Featuring Layton & Adler

“I can’t believe you made me stop for coffee,” Adler said, for the third time since we’d left our apartment.

I refused to feel guilty, because without caffeine I might do something terrible, like faint or something. Who knew. I wasn’t going to be the one who tested the theory.

“Stan’ll be fine if we’re a little late.”

“Layton, babe, he’ll kill me, he made us all promise we wouldn’t stop for coffee.”

“How will he know we stopped?” I asked.

Adler pulled up at Stan’s gate and keyed in the code, parking up just inside, right next to a low-slung Porsche. We were clearly the last to arrive given the number of cars in here, and I must admit I did feel a twinge of guilt.

“He has these Russian ways of knowing everything,” Adler murmured. “Last week he knew it was me that taped his skates.” In remembrance, Adler rubbed his chest. “I only just escaped with my life.”

I don’t get it really, Stan is a big teddy bear, always happy.

“We’re here now,” I said, and made to get out of the car. Adler stopped me, grabbing the empty coffee cup and opening the glove box, before shoving it in. All I could think was thank fuck it was empty now. It didn’t quite fit so Adler yanked out the mess that was in there, a cascade of CDs and paperwork slid to the floor, along with five Tennant Rowe bobbleheads. They’d been a giveaway at our last game.

“Do I want to know why you have all those Ten bobbleheads in your car?”

My man blinked at me, all innocence, before shoving each one into his jacket pockets and patting them.

“No reason,” he said.

He was lying. I could tell. Part of me was happy not to know a thing that was in Adler’s head, he was scary clever and devious, and I hated to think where the bobbleheads were going to end up.

We walked into chaos, Noah crawling over Stan who was lying on the floor, kids running around the place, players drinking coffee, eating bagels, chatting in small groups, wives and girlfriends laughing, and in the middle of it Stan’s mom holding court with a plate of her own bagels, along with our resident figure skater visiting from Philly, Trent and Trent’s Lola, dressed in Flyers’ orange.

I turned around to ask Adler if he wanted coffee but he’d vanished, but I didn’t have time to think about where the hell he’d gone when Connor’s older kids threw themselves at me and demanded I make the balloon animals I’d made at the last Railers’ event.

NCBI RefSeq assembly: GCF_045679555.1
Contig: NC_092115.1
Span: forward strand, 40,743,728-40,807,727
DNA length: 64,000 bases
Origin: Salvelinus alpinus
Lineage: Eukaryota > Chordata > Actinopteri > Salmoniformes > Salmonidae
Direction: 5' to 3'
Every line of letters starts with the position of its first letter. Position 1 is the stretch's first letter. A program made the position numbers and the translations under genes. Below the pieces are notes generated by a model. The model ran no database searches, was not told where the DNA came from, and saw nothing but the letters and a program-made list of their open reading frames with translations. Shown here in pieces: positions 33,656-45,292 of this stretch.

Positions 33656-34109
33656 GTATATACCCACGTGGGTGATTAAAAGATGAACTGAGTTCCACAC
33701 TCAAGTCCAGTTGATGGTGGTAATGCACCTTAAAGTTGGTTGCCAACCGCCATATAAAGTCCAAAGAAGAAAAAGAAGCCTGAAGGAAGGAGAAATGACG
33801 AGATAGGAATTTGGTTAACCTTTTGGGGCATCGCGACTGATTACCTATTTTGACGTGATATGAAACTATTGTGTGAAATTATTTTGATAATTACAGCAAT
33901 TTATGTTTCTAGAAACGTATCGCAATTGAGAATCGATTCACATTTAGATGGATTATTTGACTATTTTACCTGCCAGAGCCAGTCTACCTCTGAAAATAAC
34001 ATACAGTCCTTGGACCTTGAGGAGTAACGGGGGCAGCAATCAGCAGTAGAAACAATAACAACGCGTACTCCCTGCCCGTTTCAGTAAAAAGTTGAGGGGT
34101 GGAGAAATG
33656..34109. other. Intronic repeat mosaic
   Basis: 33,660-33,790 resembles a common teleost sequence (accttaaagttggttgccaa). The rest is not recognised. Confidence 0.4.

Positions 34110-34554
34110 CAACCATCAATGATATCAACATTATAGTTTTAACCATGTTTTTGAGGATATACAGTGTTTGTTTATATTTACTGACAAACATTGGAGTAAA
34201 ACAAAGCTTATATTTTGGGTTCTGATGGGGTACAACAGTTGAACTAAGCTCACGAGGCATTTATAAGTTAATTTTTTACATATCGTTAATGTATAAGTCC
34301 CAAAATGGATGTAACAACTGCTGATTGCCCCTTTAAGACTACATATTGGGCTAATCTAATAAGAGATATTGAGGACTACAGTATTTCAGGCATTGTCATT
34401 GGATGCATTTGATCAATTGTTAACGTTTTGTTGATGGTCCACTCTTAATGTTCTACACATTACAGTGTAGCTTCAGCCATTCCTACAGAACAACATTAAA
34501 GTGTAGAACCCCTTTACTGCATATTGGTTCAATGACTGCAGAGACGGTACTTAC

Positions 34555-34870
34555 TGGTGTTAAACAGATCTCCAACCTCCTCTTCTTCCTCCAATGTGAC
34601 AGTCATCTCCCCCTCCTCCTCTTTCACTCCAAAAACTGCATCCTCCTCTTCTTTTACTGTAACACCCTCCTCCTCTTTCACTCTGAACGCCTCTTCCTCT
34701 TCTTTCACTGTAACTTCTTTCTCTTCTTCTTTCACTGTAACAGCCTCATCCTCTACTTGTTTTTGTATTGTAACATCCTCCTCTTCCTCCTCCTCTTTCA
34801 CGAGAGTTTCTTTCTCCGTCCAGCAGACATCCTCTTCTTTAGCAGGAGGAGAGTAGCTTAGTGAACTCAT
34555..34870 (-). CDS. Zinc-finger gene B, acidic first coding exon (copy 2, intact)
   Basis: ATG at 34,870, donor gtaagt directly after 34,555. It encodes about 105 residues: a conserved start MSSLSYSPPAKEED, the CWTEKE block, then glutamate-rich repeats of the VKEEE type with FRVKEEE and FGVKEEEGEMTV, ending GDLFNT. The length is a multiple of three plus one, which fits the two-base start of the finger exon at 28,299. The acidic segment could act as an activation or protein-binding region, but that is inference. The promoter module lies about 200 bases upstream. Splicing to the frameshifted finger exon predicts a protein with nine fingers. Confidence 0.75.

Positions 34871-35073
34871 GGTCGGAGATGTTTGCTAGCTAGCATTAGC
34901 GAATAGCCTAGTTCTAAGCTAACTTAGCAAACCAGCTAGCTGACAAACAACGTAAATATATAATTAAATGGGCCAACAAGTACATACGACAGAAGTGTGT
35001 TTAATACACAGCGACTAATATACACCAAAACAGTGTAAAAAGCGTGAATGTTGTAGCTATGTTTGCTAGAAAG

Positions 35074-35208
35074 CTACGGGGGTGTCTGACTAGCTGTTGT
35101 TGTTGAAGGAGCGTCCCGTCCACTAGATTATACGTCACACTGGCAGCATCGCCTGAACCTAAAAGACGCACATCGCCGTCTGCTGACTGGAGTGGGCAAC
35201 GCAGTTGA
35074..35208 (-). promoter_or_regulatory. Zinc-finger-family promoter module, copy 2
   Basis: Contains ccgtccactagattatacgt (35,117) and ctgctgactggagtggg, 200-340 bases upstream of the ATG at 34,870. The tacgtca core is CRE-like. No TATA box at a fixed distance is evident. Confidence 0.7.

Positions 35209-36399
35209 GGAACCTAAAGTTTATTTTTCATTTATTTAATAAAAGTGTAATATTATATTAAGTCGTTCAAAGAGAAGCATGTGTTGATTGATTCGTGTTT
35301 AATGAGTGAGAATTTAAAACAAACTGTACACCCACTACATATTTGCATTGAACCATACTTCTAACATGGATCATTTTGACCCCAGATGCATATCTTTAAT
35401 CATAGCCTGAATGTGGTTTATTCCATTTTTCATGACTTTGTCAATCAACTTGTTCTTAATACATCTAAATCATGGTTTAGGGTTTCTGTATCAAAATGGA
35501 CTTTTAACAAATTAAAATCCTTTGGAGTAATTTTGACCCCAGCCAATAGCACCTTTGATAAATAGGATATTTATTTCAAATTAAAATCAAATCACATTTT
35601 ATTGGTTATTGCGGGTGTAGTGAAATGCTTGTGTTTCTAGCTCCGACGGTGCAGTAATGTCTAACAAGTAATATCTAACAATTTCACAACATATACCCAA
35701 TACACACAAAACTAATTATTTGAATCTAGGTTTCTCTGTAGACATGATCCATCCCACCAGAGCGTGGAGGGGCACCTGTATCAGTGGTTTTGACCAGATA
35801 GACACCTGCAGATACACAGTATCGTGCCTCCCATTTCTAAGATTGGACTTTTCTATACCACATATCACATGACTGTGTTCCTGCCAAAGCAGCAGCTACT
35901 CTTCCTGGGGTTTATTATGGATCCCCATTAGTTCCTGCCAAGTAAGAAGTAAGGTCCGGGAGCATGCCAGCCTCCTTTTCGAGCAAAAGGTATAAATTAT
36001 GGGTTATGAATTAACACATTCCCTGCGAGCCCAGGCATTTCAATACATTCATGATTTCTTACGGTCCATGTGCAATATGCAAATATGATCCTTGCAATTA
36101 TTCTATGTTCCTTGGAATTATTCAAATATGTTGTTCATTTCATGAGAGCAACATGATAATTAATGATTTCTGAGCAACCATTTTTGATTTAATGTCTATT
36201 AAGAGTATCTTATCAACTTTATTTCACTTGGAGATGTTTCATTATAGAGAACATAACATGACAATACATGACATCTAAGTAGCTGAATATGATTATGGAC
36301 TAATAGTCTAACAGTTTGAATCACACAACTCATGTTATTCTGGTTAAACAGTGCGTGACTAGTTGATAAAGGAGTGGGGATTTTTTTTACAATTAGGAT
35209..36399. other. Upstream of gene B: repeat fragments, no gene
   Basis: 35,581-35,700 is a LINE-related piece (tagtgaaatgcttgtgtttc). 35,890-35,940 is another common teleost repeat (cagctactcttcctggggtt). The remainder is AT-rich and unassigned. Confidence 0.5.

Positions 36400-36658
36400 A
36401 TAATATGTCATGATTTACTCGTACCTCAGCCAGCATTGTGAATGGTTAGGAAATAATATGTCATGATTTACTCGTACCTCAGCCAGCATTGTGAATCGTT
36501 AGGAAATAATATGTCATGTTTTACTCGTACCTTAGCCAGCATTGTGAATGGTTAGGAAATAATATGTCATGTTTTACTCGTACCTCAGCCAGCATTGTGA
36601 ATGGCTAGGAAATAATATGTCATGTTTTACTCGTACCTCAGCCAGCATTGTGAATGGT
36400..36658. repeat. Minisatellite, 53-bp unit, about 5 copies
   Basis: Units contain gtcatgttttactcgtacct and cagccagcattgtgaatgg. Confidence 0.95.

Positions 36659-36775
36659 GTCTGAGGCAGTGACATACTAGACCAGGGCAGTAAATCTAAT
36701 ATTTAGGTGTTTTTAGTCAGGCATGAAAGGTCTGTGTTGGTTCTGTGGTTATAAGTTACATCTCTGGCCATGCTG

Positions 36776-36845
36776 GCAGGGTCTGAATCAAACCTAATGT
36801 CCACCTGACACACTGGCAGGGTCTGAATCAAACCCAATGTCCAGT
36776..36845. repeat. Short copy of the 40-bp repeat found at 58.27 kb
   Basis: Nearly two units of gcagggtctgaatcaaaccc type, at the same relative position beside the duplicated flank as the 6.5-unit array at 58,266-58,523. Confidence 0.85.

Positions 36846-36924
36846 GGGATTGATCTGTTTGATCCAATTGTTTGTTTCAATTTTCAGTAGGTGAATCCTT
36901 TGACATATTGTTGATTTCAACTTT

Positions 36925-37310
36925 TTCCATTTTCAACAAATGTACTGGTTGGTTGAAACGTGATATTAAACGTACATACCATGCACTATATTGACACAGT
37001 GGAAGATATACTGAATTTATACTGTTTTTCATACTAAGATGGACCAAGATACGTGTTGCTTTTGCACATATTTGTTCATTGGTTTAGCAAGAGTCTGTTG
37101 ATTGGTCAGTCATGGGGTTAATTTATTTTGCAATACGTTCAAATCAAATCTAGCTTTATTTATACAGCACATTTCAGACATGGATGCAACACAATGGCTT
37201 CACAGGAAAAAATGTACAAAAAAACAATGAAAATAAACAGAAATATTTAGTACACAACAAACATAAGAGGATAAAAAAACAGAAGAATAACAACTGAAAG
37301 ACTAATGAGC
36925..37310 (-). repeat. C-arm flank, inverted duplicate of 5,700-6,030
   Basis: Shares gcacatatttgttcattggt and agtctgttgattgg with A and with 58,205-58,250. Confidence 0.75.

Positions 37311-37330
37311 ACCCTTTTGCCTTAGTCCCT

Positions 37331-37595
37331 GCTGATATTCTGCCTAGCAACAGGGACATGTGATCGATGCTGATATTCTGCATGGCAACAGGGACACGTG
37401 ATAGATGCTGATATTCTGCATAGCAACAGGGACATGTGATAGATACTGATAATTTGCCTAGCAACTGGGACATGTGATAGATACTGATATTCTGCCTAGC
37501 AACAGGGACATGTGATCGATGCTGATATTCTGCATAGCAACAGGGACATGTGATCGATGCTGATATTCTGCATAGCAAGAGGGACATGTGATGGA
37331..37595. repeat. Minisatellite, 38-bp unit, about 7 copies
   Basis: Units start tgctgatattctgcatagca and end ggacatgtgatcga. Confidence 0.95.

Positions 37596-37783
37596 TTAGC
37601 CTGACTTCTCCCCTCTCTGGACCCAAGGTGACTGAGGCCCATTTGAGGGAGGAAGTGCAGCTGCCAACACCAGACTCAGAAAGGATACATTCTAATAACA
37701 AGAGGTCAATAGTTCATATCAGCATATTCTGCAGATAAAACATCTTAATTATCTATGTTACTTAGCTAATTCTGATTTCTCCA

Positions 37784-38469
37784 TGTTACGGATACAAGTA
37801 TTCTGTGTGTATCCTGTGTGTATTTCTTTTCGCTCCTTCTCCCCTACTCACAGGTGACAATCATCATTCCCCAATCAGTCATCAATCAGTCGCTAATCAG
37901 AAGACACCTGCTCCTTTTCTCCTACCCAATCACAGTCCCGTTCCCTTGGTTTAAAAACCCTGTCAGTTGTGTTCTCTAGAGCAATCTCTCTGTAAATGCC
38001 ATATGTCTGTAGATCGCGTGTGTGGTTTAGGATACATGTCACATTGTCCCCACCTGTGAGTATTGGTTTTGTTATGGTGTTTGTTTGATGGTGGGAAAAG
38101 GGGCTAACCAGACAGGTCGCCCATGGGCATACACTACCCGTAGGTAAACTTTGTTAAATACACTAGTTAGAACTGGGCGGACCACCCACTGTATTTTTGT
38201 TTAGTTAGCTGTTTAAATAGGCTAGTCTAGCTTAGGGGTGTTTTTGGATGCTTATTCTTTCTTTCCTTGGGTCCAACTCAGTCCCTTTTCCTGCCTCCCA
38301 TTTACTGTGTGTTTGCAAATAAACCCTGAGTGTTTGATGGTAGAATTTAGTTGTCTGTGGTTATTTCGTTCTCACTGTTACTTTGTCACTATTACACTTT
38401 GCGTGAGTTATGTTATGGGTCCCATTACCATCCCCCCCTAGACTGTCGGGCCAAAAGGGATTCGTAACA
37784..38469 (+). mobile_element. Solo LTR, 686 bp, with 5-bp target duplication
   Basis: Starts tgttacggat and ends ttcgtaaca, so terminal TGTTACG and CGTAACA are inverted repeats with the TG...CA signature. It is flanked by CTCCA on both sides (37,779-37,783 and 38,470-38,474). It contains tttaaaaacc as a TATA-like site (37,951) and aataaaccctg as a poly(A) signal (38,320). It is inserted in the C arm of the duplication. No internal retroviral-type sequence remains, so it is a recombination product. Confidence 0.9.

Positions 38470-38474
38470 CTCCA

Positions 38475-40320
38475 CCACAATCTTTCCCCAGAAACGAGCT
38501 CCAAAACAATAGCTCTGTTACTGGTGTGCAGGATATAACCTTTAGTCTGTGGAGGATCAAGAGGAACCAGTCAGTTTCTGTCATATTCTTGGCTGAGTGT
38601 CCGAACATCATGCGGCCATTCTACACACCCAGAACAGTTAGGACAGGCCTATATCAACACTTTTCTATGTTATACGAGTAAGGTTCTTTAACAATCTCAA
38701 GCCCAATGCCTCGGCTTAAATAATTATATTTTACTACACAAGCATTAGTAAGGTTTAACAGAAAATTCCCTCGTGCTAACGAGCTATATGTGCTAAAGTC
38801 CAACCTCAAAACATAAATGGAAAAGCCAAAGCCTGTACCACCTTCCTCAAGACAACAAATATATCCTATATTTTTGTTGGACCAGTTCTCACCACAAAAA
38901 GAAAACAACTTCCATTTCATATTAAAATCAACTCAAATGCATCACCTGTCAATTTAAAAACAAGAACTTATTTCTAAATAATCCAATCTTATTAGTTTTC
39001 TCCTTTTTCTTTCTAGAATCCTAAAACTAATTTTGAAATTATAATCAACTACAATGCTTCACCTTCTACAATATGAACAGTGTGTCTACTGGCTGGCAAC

“I don’t have balloons,” I said, regretfully.

“Ball-yoons,” Stan informed me, handing over a pack of one hundred as Noah hung from his neck giggling like a loon. “Make big scary-toothed dog to Noah.”

I spent the rest of the party making balloon animals and soaking in the laughter of the team around me, and then I heard the shriek. We all turned to look at Lola, standing like a demented orange popsicle in the middle of the room, her purse in her hand, and five bobbleheads hanging from it, tied on the outside of her purse in a knot that looked like it would never be undone. Along with the bobbleheads there was a sign stapled to the string, ‘Number One Railers’ Fan, The Flyers Suck’.

I couldn’t help the snort of laughter that broke the silence of everyone looking at her, and she snapped her gaze to me instantly. I held up the balloon dog I was making in a gesture of innocence.

One by one she stared around the room and God, how could someone so tiny be so intimidating? Then like she was drawn to him she zeroed in on Adler who was trying his hardest not to laugh.

Last I saw of my boyfriend was him fleeing the scene with a tiny orange woman screaming his name and following him.

All I could think was that I really hoped he made it out alive.

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Layton Foxx has worked hard for what he’s achieved. The condo, the career, the chance to make his mark…it’s all down to the sacrifices he’s made. With tragedy in his past, he doesn’t want or need love. Then he meets Adler Lockhart, the extroverted, sexy winger for the Harrisburg Railers, and abruptly he can’t avoid love even if he wanted to.

Adler Lockhart has had everything handed to him his whole life. Cars, villas, cash, college tuition at the finest Ivy League schools. The only thing he doesn’t have is parents who care, or the love of a good man. Then Layton walks into his privileged life and shows him what real love can be like.

Layton wants success, Adler wants a family…how can love make both these things possible?